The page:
2. "Rob's Vision"

I mentioned that many elements from Euripides' plays were borrowed for "Hercules" and "Xena". There were quite a number of other influences, as well. When these influences are identified and separated out, we can detect even more. Having tracked down as many likely sources as I could over the past several years, I've come to realize that there are three main strands comprising the shows' "DNA": a Greek/historical strand, a world religions strand, and a cinema strand. In virtually every episode we can identify how all three intertwine. Since both shows share the same "DNA", we can think of them as one related story, with "Hercules" the originating story, and "Xena" the concluding. In a Whoosh interview, writer Paul Robert Coyle explained that "Xena" was always intended to last a season longer than "Hercules"01. The only logical reason for this is that "Xena" must have been intended to complete the overall themes and patterns of both shows. That's because when Xena originated on Hercules, she took his original dark, Orphic backstory with its tragic implications. It would not have been appropriate for "Hercules" sunnier hero, and it would have lost its impact had it concluded before Hercules' story did.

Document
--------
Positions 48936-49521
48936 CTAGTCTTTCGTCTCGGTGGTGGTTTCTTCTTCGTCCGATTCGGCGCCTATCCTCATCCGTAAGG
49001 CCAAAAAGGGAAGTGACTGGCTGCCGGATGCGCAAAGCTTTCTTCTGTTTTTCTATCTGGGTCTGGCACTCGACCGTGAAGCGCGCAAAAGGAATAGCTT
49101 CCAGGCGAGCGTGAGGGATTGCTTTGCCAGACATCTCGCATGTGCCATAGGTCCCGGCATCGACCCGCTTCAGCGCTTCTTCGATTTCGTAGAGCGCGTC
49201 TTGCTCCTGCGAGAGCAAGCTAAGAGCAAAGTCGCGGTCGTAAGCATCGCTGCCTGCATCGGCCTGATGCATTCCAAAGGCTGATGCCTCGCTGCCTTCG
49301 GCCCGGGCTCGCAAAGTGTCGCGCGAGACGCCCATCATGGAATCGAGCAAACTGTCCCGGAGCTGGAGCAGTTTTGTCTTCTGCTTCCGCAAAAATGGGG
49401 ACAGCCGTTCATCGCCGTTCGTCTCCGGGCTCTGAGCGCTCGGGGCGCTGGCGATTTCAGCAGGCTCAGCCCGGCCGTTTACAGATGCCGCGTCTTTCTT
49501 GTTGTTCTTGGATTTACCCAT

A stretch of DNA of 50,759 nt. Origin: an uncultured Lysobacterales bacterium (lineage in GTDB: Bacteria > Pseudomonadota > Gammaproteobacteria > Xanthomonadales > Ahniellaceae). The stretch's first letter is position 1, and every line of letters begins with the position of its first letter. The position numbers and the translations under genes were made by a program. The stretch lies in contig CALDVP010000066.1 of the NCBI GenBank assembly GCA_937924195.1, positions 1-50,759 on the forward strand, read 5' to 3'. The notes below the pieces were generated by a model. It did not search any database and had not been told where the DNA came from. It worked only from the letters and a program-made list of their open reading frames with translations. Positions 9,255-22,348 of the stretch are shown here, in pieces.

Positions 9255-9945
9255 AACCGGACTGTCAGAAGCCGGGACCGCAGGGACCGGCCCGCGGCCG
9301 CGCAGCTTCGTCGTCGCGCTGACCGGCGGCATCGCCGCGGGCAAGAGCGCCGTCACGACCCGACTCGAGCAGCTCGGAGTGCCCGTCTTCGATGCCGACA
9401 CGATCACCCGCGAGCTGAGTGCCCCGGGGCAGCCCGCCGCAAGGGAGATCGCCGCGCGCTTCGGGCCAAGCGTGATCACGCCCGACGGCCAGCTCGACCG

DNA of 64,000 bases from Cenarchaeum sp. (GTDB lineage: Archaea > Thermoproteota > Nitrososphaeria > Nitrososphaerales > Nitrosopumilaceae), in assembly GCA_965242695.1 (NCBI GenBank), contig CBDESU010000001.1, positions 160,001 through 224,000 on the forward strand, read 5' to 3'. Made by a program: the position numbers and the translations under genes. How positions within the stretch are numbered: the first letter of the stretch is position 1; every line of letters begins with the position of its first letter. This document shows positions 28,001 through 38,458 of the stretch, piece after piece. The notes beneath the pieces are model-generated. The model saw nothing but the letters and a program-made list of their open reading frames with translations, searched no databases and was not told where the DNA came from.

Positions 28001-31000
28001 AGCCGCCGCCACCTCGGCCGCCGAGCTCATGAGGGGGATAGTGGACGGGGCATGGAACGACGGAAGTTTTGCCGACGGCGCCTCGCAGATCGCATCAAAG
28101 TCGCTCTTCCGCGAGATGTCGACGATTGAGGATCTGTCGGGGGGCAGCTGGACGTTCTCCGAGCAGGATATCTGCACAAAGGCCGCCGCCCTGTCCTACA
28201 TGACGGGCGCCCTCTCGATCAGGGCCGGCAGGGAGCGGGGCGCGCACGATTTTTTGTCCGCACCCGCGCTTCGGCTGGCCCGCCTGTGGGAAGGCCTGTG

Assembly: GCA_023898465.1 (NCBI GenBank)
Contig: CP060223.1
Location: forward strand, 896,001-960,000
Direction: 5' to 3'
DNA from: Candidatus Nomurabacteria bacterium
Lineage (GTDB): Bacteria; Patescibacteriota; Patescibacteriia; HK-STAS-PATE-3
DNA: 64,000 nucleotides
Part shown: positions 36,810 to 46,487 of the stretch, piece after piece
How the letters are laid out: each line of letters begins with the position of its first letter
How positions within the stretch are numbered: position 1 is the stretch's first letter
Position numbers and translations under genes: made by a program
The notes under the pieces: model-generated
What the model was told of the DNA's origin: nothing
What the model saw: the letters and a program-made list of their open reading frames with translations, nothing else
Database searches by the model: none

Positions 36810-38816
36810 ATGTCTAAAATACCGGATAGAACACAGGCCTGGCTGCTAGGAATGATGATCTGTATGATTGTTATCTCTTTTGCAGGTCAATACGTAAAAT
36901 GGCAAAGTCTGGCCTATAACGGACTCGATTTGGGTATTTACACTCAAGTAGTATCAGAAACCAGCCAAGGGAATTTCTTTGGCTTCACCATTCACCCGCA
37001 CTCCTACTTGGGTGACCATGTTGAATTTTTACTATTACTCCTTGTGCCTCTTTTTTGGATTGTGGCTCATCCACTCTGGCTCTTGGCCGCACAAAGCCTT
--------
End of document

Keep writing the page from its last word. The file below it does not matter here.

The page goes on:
Now, the conventional view towards these shows is that there's no point to examining their underlying logic, because there isn't any. A commonly used acronym by fans, YAXI (Yet Another Xena Inconsistency), illustrates this attitude. Try and make sense of them, and you'll go mad. It's true--but only if one tries to impose their own expectations of how these apparent inconsistencies should be resolved. This was a lesson of "The Bacchae": imposing one's blind will on the world, without understanding how it works, will lead to madness. So let's keep our eyes open, and examine the evidence without prejudice.

We'll start by examining a quote on this subject of consistency by the show's creator Rob Tapert. In "Hercules, The Legendary Journeys: An Insider's Guide to the Continuing Adventures", author Robert Weisbrot discusses the fifth season of "Hercules" with him. During this season, Hercules' sidekick, Iolaus, a Greek, is killed in Sumeria, possessed by a Zoroastrian god, and is restored to life by a Judeo-Christian archangel, Michael. It's just one of many deaths and resurrections of major characters, and it made the author wonder just what sort of logic governs death and resurrection on the show. Mr. Tapert's answer addressed it from the perspective of trying to keep his audience glued to the screen, and death of a beloved character always works. Prof. Weisbrot kept pressing, though, since that didn't explain how the writers themselves made sense of it, within the story. Mr. Tapert again emphasizes that for him, the real problem is not the internal logic, but the interest factor: how to defy audience expectations when they're doing the same thing season after season...

Prof. Weisbrot: "So I would go mad looking for an underlying consistency?"